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The Sea Blazed Gold is Louisa Albani’s latest illustrated pamphlet featuring Virginia Woolf, and its publication coincided with the Sept. 11 unveiling of the plaque at Talland House that commemorates Woolf’s connection with the seaside town of St. Ives in Cornwall.

Talland House was Woolf’s summertime home in St. Ives from 1882-1894. Her father, Leslie Stephen, had the lease on Talland House from 1878-1895.

Third featuring Woolf

The Sea Blazed Gold is the third of Albani’s pamphlets to feature Woolf. The first, A Moment In The Life Of Virginia Woolf, explored how the author created her vivid seascapes while living in Tavistock Square in London. The second, The Journey to my Sister’s House, focused on her time in the South Downs, where her sister Vanessa Bell lived.

The Sea Blazed Gold takes its title from a passage in Woolf’s 1931 novel The Waves. In it, Albani weaves her artwork with excerpts from Woolf’s diaries, letters and novels to celebrate Woolf’s time in St. Ives and its impact on her life.

The artist uses mixed media, including collage, metallic stitching and pen and ink in the 36-page publication printed on her own press.Text contributors include Maggie Humm, one of the leaders of the campaign for the Talland House plaque, and writer Astra Bloom.

Purchase and shipping details

The cost of The Sea Blazed Gold is £13. Albani’s press, Night Bird Press, limits its shipment of pamphlets to within the UK. For overseas shipping, contact Nash Robbins at Much Ado Books: shop@muchadobooks.com

Read more on the topic in the October/November issue of My Cornwall.

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Literary audiobook supplier Spiracle offers three of Virginia Woolf’s short works at no cost. You can listen to them at the links below.
  • The Mark on the Wall,” read by Saffron Coomber. First published in 1917 with Leonard Woolf’s story “Three Jews” in the collection Two Stories.
  • On Being Ill,” read by Saffron Coomber. First published in 1926 in magazines in both the UK and US. Four years later, the Hogarth Press published a slightly revised version as a stand-alone volume. It was the first volume the Woolfs hand set and printed in 11 years.
  • How It Strikes a Contemporary,” read by Diana Quick. First published in 1922 in The Times Literary Supplement. It was later published by the Hogarth Press in The Common Reader (1925).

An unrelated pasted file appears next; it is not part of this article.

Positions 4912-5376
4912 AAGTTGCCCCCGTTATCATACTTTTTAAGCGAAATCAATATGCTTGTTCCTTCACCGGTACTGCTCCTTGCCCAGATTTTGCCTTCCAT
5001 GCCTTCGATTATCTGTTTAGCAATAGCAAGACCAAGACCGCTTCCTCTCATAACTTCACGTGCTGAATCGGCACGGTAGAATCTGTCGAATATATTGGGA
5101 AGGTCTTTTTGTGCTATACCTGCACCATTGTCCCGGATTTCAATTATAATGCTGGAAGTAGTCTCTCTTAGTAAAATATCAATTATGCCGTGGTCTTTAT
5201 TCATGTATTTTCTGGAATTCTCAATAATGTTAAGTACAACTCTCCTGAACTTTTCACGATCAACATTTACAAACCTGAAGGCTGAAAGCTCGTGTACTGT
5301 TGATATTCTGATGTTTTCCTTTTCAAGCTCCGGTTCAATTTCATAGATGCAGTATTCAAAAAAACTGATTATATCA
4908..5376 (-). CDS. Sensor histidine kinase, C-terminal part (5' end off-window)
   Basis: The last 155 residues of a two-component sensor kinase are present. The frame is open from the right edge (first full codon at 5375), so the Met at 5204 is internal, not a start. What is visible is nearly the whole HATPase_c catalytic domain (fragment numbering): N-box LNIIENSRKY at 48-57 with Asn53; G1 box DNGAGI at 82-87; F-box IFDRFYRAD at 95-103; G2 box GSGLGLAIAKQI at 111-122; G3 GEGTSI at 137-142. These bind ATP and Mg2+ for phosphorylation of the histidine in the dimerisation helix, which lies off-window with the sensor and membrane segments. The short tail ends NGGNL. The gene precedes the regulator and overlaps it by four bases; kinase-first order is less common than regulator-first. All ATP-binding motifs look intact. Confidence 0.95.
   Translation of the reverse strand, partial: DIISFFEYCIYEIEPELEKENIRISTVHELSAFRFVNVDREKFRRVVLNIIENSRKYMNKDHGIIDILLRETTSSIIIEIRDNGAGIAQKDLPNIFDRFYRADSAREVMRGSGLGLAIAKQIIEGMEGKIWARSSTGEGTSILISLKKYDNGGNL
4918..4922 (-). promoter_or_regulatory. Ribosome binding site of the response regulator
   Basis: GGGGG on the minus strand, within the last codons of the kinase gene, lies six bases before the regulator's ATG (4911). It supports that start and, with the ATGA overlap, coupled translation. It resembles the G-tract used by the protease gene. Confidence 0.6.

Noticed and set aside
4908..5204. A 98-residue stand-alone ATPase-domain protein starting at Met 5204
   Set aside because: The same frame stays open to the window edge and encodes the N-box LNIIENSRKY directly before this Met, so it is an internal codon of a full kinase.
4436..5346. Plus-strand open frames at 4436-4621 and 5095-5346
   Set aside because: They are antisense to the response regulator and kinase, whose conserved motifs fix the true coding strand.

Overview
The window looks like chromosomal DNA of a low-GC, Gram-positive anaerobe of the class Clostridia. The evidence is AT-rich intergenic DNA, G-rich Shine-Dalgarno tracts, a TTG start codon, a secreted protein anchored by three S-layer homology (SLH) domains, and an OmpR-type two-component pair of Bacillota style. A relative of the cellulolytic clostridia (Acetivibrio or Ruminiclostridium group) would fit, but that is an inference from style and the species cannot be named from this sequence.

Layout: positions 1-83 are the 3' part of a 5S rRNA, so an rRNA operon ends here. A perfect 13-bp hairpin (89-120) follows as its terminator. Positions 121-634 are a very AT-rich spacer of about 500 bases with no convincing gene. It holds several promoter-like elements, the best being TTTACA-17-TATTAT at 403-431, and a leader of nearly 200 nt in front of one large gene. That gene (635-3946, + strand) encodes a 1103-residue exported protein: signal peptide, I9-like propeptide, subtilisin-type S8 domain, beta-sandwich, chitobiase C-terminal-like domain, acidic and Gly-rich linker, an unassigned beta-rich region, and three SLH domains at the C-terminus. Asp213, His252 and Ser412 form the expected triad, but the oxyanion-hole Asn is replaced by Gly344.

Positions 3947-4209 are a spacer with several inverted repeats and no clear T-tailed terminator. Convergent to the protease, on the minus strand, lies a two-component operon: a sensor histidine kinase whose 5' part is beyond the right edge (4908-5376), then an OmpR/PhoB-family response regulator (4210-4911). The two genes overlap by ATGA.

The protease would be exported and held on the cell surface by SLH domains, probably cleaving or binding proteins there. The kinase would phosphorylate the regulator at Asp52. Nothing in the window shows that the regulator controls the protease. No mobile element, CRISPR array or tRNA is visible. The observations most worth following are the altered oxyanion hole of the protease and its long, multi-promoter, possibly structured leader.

Spiracle also offers five Woolf novels as audiobooks at prices ranging from £10-£15: The Voyage Out, Night and Day, Jacob’s Room, Mrs. Dalloway, and To the Lighthouse.

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Interested in Virginia Woolf’s essays? Wondering how the lessons from her essays apply to teaching and learning? Then you won’t want to miss Beth Rigel Daugherty’s talk, “Learning and Essaying: From Adeline Virginia Stephen to Virginia Woolf” on Oct. 10, the 2022 International Virginia Woolf Society Fall Lecture.

The event will run from 1–2:30 p.m. ET (New York). See timezone adjustments below, but please doublecheck the times:

10–11:30 a.m. PT (Los Angeles)
2–3:30 p.m. (Brasilia)
6–7:30 p.m. BST (London)
7–8:30 p.m. CEST (Paris)
[Oct 11] 2–3:30 a.m. JST (Tokyo)
[Oct 11] 4–5:30 a.m. AEDT (Sydney)

Members of the International Virginia Woolf Socity will receive a Zoom link for this event closer to the date. If you are not a member, you can join now.

Learning and Essaying

In her talk, Beth will guide viewers through her newly published book, Virginia Woolf’s Apprenticeship: Becoming an Essayist, from the Edinburgh University Press and preview her sequel, Virginia Woolf’s Essays: Being a Teacher.  With the follow-up volume, Beth says, “I hope to clarify how her essays continue to teach and to encourage readers to join the literary conversation.”

Get a taste of Beth’s book, as well as her talk, in this interview posted on EUP’s website.

About Beth

Recently retired from Ohio’s Otterbein University, Beth Rigel Daugherty taught modernist English literature, Virginia Woolf, and Appalachian and Native American literature, along with many thematically focused writing courses, for 36 years.

Her plenary talk at the 31st Annual International Conference on Virginia Woolf, “On the Ethics of Teaching: Virginia Woolf’s Essays,” received accolades from everyone who heard it.

Beth fell in love with Virginia Woolf and her essays while at Rice University and has been presenting and publishing on both ever since. Her peer-reviewed articles have appeared in edited collections; editions of the “How Should Read a Book?” holograph draft and Woolf’s fan letters in Woolf Studies Annual; and, with Mary Beth Pringle, the Modern Language Association teaching volume on To the Lighthouse.

Beth Rigel Daugherty (at far left), Leslie Hankins and Diane Gillespie presented a panel on “Portraying and Projecting Age, Ageism, and Activism” at the 19th Annual International Conference on Virginia Woolf, with its theme of social justice, at the University of Mount Saint Joseph in Cincinnati in June of 2019.

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Adriana Varga of Nevada State University delivered a paper at this year’s Annual International Conference on Virginia Woolf, part of a panel on “Feminist Spaces.” Her title was “Jo Hamya’s Three Rooms and Virginia Woolf’s A Room of One’s Own: Ethical and Aesthetic Affinities in the Age of Brexit and the British Housing Crisis.”